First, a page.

Where the first Cinerama production was intended as a demonstration of the
new medium, which it was believed would revolutionize the motion picture
industry, "Cinerama Holiday" was a story-telling picture.
The theme of "Cinerama Holiday" concerns the travel adventures of two young
couples, an American couple touring Europe and a European couple seeing
America. Two Cinerama units were used simultaneously to film the experiences
of the American couple in Europe while the American scenes were being taken.
|More in 70mm reading:|
Betty York, A Mini Bio
Cinerama, David Strohmaier and
the "We have all seen it as a kid" thing
presents "CINERAMA HOLIDAY"
in70mm.com's Cinerama page
Western Pacific Railroad History
of "Cinerama Holiday" in the Vistadome car. Note 3-panel camera and 3-panel
of the Europeans, a young Swiss artist named Fred Troller and his charming
wife, Beatrice, is a professional. They were selected for their parts by de Rochemont for realism as a happy sightseeing couple actually on their first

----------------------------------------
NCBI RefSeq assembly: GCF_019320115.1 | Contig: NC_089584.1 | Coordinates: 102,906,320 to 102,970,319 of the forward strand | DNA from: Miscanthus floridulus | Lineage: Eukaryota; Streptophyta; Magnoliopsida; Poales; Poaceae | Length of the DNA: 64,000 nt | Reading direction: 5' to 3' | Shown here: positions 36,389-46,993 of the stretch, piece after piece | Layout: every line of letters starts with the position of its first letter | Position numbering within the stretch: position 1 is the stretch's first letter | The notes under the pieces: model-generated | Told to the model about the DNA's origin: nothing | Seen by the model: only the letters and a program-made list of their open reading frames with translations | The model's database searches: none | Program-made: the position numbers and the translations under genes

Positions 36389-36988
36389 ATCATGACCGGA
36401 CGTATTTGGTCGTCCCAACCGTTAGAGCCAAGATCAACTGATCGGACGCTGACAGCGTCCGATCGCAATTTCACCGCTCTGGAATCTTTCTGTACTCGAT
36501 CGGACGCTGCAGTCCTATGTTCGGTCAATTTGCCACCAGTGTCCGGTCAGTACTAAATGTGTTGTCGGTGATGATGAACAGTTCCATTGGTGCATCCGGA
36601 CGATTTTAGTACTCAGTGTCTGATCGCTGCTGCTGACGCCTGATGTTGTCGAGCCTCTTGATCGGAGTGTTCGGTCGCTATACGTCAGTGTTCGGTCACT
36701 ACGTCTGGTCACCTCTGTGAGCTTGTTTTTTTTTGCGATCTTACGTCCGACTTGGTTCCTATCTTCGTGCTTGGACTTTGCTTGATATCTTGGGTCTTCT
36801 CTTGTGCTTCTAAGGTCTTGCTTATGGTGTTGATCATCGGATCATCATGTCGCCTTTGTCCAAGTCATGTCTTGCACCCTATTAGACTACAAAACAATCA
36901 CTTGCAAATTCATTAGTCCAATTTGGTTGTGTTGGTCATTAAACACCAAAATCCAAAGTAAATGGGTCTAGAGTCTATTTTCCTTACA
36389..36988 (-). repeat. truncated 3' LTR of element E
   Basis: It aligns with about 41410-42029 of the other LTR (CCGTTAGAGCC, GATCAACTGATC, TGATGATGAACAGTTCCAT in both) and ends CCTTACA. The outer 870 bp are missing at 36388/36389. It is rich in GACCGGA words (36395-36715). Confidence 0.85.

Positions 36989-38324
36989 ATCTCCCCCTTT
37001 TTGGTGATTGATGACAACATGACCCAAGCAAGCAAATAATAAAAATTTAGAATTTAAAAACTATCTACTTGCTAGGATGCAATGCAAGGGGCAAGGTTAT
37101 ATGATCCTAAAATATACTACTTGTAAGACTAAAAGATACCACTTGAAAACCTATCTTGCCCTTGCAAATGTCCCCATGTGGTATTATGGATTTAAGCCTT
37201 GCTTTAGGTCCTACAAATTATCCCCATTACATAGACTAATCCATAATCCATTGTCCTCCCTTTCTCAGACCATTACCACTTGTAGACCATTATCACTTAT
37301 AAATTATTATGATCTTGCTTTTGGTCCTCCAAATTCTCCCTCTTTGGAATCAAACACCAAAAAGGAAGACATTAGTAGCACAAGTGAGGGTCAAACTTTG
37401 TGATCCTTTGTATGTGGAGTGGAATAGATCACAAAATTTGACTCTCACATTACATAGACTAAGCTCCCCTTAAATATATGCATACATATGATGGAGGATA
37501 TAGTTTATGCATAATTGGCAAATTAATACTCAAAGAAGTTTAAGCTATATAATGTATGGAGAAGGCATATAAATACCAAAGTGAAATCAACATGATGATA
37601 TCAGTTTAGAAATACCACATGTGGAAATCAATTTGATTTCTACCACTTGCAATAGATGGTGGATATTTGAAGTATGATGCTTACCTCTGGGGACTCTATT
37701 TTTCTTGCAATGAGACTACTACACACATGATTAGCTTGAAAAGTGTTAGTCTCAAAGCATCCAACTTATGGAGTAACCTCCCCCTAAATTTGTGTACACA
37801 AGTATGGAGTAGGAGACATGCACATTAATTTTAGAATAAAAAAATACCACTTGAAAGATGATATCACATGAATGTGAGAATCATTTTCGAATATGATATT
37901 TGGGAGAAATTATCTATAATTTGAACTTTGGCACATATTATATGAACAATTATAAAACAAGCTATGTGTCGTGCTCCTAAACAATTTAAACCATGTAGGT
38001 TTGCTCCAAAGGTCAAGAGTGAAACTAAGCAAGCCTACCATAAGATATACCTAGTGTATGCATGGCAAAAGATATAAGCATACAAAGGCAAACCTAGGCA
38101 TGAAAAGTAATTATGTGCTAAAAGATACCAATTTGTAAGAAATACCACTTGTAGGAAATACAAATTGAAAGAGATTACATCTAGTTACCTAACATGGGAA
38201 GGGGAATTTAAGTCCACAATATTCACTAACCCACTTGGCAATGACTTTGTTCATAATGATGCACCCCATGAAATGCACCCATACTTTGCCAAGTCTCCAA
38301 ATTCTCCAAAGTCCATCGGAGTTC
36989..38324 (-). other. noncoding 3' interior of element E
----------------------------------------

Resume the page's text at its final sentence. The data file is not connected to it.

trip to America. Their itinerary included a trip around the East, a ride
through the Arizona Indian country via motor scooter, and after a week spent
in San Francisco, returns to Chicago aboard the California Zephyr. The
picture ends when the four young people meet after their travels to compare
their exciting experiences.
In order to film the sequences aboard the California Zephyr an extra
vista-dome streamliner was run clear through from Oakland to Chicago. With
the cooperation and coordination of the three railroads a special train
schedule had been fixed six weeks prior to the start of production with that